Hugo Chávez’s Appropriation of the Liberationist Legacy in Latin America

Ole Jakob Løland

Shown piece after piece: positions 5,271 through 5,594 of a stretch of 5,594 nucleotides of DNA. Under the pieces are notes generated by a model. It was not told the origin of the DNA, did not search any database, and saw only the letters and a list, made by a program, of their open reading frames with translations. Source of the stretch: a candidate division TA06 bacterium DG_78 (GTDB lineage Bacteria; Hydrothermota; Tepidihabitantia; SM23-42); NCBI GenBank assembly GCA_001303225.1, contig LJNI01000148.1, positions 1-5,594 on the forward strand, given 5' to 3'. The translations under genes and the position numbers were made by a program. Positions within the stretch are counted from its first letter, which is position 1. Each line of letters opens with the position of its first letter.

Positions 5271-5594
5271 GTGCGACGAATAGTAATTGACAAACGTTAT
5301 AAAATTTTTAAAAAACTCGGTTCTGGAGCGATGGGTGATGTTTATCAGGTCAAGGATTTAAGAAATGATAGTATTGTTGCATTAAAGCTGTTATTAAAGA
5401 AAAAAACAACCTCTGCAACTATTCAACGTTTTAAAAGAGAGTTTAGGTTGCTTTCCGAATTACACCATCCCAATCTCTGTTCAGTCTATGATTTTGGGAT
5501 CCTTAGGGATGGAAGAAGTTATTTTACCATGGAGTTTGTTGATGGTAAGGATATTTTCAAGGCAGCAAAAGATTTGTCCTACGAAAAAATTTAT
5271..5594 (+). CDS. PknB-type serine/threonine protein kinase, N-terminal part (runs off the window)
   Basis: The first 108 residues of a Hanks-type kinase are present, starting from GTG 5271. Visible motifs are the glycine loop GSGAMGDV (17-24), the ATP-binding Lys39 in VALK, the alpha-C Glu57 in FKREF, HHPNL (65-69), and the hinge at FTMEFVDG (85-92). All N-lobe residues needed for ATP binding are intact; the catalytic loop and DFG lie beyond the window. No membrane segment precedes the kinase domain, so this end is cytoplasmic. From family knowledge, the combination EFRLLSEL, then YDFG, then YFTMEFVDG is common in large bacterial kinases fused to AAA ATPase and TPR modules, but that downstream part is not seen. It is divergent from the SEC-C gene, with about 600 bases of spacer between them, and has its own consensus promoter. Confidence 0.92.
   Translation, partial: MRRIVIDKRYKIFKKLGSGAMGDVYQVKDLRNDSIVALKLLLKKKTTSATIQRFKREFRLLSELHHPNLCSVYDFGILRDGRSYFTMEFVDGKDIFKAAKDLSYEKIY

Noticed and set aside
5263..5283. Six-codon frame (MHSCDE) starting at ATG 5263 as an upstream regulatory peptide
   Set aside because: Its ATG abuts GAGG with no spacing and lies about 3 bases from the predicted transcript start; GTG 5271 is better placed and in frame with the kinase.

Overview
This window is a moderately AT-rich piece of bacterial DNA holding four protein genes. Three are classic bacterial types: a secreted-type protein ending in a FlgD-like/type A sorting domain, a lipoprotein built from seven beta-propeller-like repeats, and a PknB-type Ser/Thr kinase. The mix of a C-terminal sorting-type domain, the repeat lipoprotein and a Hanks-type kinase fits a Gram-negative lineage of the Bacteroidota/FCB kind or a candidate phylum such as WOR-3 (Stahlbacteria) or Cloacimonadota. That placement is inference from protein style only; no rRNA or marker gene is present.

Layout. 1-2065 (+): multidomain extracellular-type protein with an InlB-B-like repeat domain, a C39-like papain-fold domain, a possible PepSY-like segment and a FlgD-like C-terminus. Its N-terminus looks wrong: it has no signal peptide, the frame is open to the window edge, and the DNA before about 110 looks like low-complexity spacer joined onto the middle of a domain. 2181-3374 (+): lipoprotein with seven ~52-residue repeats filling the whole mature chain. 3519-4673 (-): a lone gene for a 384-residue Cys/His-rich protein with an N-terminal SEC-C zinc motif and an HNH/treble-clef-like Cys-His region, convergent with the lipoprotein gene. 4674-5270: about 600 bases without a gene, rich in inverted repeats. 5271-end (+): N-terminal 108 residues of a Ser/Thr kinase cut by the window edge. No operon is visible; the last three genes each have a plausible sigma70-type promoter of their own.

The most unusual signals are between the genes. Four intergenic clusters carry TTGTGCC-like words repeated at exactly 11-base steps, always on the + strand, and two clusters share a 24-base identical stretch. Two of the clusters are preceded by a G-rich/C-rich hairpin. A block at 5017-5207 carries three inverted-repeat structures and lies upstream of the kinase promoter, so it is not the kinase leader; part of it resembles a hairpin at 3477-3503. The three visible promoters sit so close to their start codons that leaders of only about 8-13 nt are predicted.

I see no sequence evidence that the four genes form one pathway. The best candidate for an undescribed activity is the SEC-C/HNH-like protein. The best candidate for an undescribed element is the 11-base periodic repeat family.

Hugo Chávez (1954–2013), the former president of Venezuela (1999–2013), brought Latin American populism to a global audience through his rhetorical remarks and controversial appearance in the global media. Theological and biblical metaphors were part of this rhetoric. The article argues that Chávez’s appropriation of theological metaphors in his populist political discourse could be considered as a symptom of the continuing influence and relevance of liberation theology in Latin America during the two last decades of victorious leftism on the continent. On one hand, liberation theology as a social movement had been weakened, especially within the Catholic Church. On the other, the bureaucratic language from the neoliberal era, tied to the Washington consensus, was to a high degree exhausted and replaced by a populist language that paved the way for the inflow of religious and Christian metaphors into politics. Chávez’s use of these metaphors in a way that was consistent with liberation theology points to Christian and Latin American liberationist discourse as a crucial factor in the resurgence of the political left within a religiously vibrant region

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